A voice around the table
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Security First Priority

A voice around the table

A new Religious Communities Advisory Council formed as part of a $28 million multi-year investment in the NSW budget to increase engagement with multicultural and multi-faith communities.

Premier Dominic Perrottet (left) and JBD CEO Darren Bark.
Premier Dominic Perrottet (left) and JBD CEO Darren Bark.

A new Religious Communities Advisory Council formed to advise the state government will make security at religious institutions its first priority, Premier Dominic Perrottet announced last week.

It is part of a $28 million multi-year investment in the NSW budget to boost multicultural events and increase engagement with multicultural and multi-faith communities.

“One of the key takeaways from the pandemic is the critical role of multicultural and faith communities in ensuring we are all connected, engaged and supported,” Perrottet said.

Speaking to reporters on Friday, Perrottet said there was “nothing more important” than the freedom to practise faith safely.

“This advisory council, the first issue they’ll be looking at is security around religious institutions and ensuring that people right across our state are free to practise their faith … and that they feel safe and secure in doing that,” he said.

Minister for Multiculturalism Mark Coure said the advisory council “will ensure that our religious and faith-based institutions will have a voice around the table”.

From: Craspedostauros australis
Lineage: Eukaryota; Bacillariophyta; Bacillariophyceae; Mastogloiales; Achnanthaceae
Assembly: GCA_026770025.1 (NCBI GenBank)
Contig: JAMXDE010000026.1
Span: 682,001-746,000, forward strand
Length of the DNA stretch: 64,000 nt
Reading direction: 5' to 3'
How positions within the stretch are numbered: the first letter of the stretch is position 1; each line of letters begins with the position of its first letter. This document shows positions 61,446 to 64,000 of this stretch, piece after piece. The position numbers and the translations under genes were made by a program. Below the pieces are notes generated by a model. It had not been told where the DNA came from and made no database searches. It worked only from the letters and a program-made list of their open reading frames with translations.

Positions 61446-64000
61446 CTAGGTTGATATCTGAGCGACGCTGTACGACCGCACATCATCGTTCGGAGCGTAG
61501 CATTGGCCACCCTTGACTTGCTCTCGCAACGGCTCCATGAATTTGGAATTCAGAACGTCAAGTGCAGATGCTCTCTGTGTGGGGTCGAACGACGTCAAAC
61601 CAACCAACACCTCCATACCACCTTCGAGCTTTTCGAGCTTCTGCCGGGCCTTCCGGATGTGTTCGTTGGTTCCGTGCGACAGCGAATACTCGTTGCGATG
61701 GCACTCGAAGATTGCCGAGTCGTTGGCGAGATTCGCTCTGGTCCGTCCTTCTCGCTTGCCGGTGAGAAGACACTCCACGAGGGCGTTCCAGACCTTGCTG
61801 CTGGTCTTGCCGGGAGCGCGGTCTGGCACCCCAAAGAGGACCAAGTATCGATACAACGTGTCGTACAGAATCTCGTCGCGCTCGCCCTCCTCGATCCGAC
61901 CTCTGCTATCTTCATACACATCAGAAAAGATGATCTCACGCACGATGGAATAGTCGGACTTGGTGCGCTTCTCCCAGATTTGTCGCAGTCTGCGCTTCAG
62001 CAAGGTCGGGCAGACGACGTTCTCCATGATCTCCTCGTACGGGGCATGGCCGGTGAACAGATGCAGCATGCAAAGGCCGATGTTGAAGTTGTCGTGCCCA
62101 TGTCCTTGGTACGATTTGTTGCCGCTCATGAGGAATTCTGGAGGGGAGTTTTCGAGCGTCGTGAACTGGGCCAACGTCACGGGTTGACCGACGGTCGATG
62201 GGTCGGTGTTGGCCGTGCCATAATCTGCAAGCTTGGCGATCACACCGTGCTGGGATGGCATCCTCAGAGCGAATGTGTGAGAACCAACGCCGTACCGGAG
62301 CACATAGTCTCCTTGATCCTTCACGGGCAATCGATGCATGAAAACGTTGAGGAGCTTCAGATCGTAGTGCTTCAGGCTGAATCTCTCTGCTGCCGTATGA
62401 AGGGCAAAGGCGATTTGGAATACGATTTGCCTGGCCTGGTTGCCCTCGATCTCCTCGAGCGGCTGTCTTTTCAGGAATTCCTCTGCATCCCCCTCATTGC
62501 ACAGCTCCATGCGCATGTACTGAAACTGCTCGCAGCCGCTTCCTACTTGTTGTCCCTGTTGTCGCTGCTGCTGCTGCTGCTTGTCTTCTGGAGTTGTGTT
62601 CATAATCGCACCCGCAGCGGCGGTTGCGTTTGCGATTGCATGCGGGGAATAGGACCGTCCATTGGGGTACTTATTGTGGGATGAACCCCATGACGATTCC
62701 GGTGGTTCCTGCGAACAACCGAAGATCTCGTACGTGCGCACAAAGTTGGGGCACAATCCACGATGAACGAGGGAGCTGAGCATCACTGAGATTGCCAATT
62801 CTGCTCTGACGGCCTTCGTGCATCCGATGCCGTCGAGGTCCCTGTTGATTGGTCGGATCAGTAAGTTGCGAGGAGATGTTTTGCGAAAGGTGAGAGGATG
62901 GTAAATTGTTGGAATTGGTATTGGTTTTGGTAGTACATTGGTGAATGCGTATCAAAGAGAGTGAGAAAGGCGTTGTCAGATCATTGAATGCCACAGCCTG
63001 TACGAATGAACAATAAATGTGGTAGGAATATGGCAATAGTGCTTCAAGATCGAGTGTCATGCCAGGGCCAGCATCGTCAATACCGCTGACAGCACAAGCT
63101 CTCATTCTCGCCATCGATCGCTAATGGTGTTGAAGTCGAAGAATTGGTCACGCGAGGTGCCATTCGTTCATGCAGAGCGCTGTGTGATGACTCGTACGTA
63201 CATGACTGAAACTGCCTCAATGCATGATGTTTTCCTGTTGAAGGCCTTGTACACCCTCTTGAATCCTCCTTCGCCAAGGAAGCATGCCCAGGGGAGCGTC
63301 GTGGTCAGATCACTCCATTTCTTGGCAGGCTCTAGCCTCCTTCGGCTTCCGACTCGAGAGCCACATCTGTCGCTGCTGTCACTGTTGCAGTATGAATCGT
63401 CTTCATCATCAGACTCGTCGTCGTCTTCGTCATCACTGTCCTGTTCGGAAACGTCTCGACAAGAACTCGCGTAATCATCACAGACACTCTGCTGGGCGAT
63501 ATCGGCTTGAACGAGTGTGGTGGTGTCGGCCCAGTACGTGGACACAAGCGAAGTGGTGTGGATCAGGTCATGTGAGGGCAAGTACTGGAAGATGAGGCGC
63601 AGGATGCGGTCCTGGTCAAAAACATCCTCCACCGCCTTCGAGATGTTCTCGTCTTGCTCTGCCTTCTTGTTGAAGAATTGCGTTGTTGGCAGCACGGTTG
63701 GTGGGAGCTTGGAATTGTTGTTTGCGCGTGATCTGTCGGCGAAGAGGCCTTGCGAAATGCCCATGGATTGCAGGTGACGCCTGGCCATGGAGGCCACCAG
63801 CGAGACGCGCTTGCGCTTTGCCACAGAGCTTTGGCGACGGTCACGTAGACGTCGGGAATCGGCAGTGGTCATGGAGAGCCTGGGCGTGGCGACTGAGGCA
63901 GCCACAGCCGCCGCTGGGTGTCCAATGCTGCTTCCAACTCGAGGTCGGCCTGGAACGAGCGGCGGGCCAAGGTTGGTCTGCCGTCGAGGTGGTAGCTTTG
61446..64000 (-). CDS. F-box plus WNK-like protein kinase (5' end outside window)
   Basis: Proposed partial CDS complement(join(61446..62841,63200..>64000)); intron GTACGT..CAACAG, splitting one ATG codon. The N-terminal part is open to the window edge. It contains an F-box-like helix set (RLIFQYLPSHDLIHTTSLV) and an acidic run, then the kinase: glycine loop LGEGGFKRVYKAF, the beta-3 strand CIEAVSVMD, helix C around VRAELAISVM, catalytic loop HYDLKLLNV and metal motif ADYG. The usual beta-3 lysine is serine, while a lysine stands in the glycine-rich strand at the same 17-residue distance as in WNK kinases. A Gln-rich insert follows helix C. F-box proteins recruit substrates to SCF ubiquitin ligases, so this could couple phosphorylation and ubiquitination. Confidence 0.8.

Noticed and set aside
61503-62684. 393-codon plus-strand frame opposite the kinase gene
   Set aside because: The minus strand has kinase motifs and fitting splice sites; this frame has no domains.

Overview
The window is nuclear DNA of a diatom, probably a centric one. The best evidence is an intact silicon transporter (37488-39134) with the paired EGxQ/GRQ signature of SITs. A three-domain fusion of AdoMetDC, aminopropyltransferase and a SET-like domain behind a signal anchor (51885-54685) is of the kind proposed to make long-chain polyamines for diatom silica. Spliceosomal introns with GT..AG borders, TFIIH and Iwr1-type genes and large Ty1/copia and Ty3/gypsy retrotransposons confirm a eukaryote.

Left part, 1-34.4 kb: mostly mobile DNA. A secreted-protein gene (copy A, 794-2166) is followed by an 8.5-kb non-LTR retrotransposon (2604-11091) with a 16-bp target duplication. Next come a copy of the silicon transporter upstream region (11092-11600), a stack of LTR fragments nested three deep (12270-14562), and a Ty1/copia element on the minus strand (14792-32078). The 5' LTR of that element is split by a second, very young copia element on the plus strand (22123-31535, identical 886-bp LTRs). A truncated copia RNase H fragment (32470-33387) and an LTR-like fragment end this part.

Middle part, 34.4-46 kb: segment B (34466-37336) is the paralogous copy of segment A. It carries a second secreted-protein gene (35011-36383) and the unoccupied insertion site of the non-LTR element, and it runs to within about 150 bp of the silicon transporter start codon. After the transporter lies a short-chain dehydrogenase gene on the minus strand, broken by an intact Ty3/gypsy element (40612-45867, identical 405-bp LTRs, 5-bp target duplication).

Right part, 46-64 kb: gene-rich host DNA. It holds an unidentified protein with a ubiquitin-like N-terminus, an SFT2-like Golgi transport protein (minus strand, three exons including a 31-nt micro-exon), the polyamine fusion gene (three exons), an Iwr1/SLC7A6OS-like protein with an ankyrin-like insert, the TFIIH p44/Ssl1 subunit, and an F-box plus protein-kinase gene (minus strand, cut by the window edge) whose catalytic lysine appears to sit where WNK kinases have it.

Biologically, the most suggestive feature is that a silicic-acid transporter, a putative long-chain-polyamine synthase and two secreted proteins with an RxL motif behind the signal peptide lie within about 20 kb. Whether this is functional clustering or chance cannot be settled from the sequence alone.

NSW Jewish Board of Deputies CEO Darren Bark expressed thanks to the government.

“Everybody should feel safe to be able to practise their religion,” he said.

“We have seen a rise in antisemitism. We have seen a rise in faith-based vitriol, [in] speech and actions. We have seen the rise of right-wing extremism … we’ve seen the Hakenkreuz, the Nazi swastika put up at our faith institutions.

“An attack on one faith is an attack on all of us. And it’s really important that we all take action as a collective, to ensure that everybody feels safe.”

Bark also praised the appointment of deputy police commissioner Nick Kaldas to chair the advisory council.

“One of our state’s most decorated and respected leaders, Mr Kaldas holds outstanding credentials and is an excellent choice to further build community cohesion and harmony in NSW,” he said.

Alongside Kaldas, faith community representatives will provide an independent and consultative voice on issues of concern to the government.

In a joint statement on Friday the JBD, Christian SRE, Australian National Imams Council, Hindu Council of Australia and Buddhist Council of NSW said it would give faith groups “a united voice”.

“When communities work together, we can achieve great outcomes,” they said.

“Recently, we have seen faith leaders working together, side by side, on a number of different initiatives. This will only be enhanced and increased with the introduction of this council.”

Kaldas, who has also been appointed the new chair of the Multicultural NSW Advisory Board, said community cohesion and harmony “has never been more important”.

“In this leadership role I see myself helping to contribute to social cohesion right across NSW,” he said.

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